tional expansion and production,
and it is the belief of the owners
that the next 18 months may
find the Greater Wyoming Oil
company producing beyond the
hopes of the most optimistic.
Miss Hilda Funke, daughter
of Mr. and Mrs. John Funke of
this city and who for the past
year has l>een deputy treasurer
of Asotin county, Washington
resigned her position, according
to a Lewiston dispatch, to accept
the position of financial secre
tary of the Lewiston State Nor
mal, which has been occupied by
Miss Verna Wood of Boise, Ida
ho. The many friends in Cot
tonwood are pleased to learn of
her recent advancement.
At an enthusiastic meeting
held at the Hotel Cottonwood,
Wednesday evening, by some 30
baseball fans an organization
was perfected whereby Cotton
wood is to be represented in the
Prairie League by a first class
ball team.
Officers for the Cottonwood
Baseball Team were elected and
Everett Rhoades was named
manager of the club and Barney
Seubert, secretary-treasurer.
The boys also discussed sever
al other questions of importance
pertaining to the organization
of a winning ball team.
While Cottonwood lacks a
first class ball park, assurance
has been given the boys that the
ground used last year might
again be procurable for the com
ing year. If the ground is pro
cured by the club it is their in
tention to put it in first class
Form League at Grangeville
At a meeting held at Grange
ville Saturday evening the Prai
rie League was formed with Ilo
Vollmer, Grangeville, Nezperce,
Ferdinand, Kamiah. and Cotton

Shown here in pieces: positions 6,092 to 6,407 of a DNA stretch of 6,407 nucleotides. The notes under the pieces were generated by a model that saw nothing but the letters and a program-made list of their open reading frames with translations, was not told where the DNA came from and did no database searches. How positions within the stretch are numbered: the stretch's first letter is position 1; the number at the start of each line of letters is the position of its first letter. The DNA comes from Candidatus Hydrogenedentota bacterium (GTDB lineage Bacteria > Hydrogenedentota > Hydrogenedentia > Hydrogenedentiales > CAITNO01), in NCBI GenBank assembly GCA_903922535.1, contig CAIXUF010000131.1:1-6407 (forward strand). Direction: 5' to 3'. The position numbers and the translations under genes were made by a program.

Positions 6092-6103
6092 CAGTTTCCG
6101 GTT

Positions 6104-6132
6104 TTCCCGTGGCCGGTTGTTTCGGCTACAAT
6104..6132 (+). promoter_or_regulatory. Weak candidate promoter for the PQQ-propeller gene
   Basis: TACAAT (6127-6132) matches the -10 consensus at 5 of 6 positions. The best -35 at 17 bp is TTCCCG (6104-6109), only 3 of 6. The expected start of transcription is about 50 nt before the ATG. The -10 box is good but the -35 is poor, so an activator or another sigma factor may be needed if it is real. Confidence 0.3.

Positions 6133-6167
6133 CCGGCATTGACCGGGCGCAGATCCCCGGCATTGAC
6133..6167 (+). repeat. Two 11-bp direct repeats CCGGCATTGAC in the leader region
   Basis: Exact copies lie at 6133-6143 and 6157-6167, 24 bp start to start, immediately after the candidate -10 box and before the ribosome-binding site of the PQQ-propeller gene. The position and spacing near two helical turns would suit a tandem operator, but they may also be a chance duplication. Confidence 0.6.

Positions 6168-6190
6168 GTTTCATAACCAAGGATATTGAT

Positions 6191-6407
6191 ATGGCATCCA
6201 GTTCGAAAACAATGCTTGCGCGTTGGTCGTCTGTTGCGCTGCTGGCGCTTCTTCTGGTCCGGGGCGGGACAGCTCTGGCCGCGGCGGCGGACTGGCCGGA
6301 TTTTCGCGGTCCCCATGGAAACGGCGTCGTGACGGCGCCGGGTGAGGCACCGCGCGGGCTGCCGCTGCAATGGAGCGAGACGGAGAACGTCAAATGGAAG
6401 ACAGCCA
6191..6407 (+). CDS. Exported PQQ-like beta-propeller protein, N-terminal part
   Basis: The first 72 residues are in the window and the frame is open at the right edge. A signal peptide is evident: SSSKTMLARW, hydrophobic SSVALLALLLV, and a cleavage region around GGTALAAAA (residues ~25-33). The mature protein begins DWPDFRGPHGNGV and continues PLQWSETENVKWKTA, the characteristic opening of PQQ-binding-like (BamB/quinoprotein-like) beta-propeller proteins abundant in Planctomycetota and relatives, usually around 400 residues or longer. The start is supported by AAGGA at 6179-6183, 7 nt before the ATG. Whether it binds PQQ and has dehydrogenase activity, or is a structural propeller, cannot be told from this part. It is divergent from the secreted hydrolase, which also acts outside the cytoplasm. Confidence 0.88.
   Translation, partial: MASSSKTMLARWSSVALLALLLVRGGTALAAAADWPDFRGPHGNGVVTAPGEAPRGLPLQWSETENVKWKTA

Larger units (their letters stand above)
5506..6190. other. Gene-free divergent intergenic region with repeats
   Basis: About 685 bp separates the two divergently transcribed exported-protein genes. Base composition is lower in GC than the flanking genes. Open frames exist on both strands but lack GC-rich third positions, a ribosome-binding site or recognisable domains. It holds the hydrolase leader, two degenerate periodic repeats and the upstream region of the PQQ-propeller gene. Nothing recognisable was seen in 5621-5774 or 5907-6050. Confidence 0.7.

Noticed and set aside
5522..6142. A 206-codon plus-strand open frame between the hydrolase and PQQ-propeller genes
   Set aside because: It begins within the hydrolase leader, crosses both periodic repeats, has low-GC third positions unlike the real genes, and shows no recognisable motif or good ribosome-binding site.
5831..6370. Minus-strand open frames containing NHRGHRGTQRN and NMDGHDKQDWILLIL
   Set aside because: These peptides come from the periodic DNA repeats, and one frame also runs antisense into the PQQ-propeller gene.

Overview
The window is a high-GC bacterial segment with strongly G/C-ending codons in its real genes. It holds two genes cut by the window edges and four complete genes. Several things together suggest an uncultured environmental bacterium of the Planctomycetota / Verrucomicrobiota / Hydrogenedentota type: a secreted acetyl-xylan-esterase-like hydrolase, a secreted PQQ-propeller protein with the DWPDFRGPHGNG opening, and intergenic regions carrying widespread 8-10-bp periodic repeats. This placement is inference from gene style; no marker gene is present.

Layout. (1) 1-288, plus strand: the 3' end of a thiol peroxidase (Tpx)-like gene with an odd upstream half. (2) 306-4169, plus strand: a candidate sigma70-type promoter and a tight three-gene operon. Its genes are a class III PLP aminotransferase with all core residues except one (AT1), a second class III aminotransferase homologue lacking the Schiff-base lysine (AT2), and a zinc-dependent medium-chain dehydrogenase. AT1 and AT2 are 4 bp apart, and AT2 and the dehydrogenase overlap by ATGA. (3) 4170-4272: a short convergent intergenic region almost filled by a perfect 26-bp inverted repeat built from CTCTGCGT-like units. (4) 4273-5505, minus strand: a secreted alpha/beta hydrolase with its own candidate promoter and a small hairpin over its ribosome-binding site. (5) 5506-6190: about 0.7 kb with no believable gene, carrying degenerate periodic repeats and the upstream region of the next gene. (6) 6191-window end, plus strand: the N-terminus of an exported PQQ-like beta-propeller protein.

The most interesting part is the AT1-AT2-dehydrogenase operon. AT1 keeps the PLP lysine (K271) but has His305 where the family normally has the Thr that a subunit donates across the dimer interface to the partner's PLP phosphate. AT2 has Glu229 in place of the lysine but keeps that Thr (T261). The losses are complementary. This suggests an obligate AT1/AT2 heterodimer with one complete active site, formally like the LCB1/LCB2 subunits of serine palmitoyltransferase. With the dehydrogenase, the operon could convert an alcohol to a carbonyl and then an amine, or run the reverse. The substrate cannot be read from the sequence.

wood members of the league
with the possibility of Kooskia
and Winchester joining.
At the meeting a decision was
reached by the various repiesen
^tives present wheroby it was
f m ^. not . to ; j X ^ tn f^ h ? Sïï 1
decided not to restrict the team
resident of that local
The Qnly reatriction made ,
however is that all players must
be signed up for fourteen days
prior to taking part in any game.
Last year players were all re
stricted to home boys.
Harold Harris and Sheldon
Stubbs, secretary-treasurer of
the league last year were relect
ed for the coming season.
Ira Robertson represented
Cottonwood at the meeting.
The seriousness of the salary
and teacher shortage situation
in Idaho is set forth in a report
of the committee of the State
Teachers' association, which is
conducting a statewide investi
gation. This report, which was
made public Monday shows an
actual shortage of teachers to
the numl>er of 100, with 450
teachers holding their positions
on permits. Of the latter 172
failed to pass the examinations,
but are now teaching (because
otherwise teachers could not
have been secured.
a carload of water mains to
be use d by the Cottonwood
Water Co., to replace old worn
out mains arrived last week,
Work of placing the mains will
no doubt commence as soon as
weather conditions are favor
Memory of the Farm
I'd like ter be a boy again, 'f I couldn't help
but be;
I'd like ter hear dad's rumblin' voice a-callin',
callin' me;
Oh, it's nice ter dress in darkness Toro
yeh've ever learned ter swear.
An' not know what on earth ter say when
things yeh want ain't there ;
I'd like ter hear that haughty voice ring thro'
my morinin' drowse;
"Hey, boy ; yeh goin' ter sleep all duy? Git
up an' milk th' cows."
Oh, yes, I'd love ter hear that voice the chilly
darkness split,
An' I'd love ter set straight up in bed an'
shrilly holler "Nit!"
I think th' lark's first mornin' song would
sound so mighty good,
If I once more was jest a l>oy up early split
tin' wood;
I'd love ter meet that drove o' cows, an' this
ain't tellin' fibs—
I'd love ter play a wild sweet tune with th'